Stuff-up aids whistleblower

by Chris Griffith
Published 20 Oct 1996 in The Sunday Mail


my face


The weak knees of Public Works and Housing Minister Ray Connor have inspired a Queensland whistleblower pursuing the government in the courts.

In 1991, public servant and senior army reservist Greg McMahon began grievance proceedings against the State Government after he was passed over for a Senior Executive Service position in the Department of Environment and Heritage.

He claimed he was discriminated against because of his army reserve and union activities.

As an army reservist, he was required to be away from work for between two and four weeks annually.

As a unionist, he had blown the whistle on an unlawful directive issued by the Queensland Water Resources Commission.

The directive attempted to limit army reservists to two weeks special leave each year. He alleged the Commission had breached the Commonwealth's Defence Re-establishment Act by imposing the two-week limit.

Mr McMahon disclosed this to his union - the Association of Professional Engineers and Scientists - and to the Federal Government. The Commission's instruction was then withdrawn.

However it is understood Mr McMahon has faced problems as a public servant with the Department of Natural Resources ever since.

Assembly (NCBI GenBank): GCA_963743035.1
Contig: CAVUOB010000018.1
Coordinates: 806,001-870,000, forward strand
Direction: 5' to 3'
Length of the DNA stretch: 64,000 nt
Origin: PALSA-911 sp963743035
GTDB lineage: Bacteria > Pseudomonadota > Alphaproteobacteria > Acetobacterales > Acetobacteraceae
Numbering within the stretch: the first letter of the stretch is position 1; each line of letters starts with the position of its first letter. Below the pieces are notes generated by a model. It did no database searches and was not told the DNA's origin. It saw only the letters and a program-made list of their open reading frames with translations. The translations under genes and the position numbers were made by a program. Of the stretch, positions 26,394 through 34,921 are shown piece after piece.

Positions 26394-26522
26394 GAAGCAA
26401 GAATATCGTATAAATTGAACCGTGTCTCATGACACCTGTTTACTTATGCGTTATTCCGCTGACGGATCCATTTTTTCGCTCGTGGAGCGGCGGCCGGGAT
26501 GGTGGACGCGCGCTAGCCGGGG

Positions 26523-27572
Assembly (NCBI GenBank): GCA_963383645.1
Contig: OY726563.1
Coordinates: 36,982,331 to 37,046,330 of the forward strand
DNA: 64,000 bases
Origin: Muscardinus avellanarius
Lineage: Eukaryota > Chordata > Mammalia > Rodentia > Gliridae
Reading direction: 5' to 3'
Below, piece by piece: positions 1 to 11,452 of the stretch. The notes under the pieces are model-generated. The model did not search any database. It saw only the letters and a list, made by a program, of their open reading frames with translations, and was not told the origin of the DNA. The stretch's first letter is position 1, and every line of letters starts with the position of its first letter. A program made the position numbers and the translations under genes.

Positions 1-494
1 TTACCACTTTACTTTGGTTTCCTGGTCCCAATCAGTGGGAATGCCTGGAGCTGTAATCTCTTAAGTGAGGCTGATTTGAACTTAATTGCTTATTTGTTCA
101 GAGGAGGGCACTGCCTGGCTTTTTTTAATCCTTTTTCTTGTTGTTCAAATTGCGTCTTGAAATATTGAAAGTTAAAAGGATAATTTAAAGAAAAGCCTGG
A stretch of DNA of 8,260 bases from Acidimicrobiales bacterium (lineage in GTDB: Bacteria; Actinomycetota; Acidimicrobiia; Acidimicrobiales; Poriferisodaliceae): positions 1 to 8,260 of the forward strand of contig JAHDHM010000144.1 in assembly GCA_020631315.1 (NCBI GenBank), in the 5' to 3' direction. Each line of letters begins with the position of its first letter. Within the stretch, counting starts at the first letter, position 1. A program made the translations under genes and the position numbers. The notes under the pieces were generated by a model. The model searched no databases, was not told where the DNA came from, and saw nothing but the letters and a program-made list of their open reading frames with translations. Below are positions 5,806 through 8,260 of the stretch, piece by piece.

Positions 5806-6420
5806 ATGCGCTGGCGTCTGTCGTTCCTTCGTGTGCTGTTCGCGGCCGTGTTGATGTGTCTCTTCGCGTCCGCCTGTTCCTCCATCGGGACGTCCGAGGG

Currently he is seeking a review of employment decisions about him under the state's Judicial Review Act.

The Act entitles him to seek written reasons justifying these decisions. It allows a judge to quash legally dubious decisions, and to place a prohibition order for natural justice.

However the government recently attempted to limit public servants using judicial review through controversial clause 116 in its Public Service Bill.

The Bill was passed, but the ill-fated clause 116 was jettisoned because Mr Connor missed the vote - thanks to his dickey knee.

This, together with a proposed amendment to the Bill by Premier Rob Borbidge, indicates Mr McMahon will be able to continue his action in the courts.

Last week the Federal Government announced its new $380 million "Army 21" plan, designed to allow army reservists more time away from work for army activities.

As Mr McMahon's case heads for court, former Army Chief of Staff Lieutenant-General John Grey called for legislation to protect reservists so they would not be forced to choose between the army and their job.

The ACTU representative on the National Defence Reserves Support Committee, Bill Thompson, said he had enlisted Mr McMahon's help as a unionist in preparing the committee's submission to Army 21.

Mr Thompson said current law did not offer reservists sufficient legal protection against discrimination - particularly reservists who worked in the public service.

Mr McMahon is currently president of his union, and the ACTU representative on the Queensland Defense Reserves Support Committee.

His case was among nine whistleblower cases investigated by the Senate Select Committee on Unresolved Whistleblower cases last year.

It recommended that the Queensland Attorney-General fund Mr McMahon so he could pursue his claims of discrimination.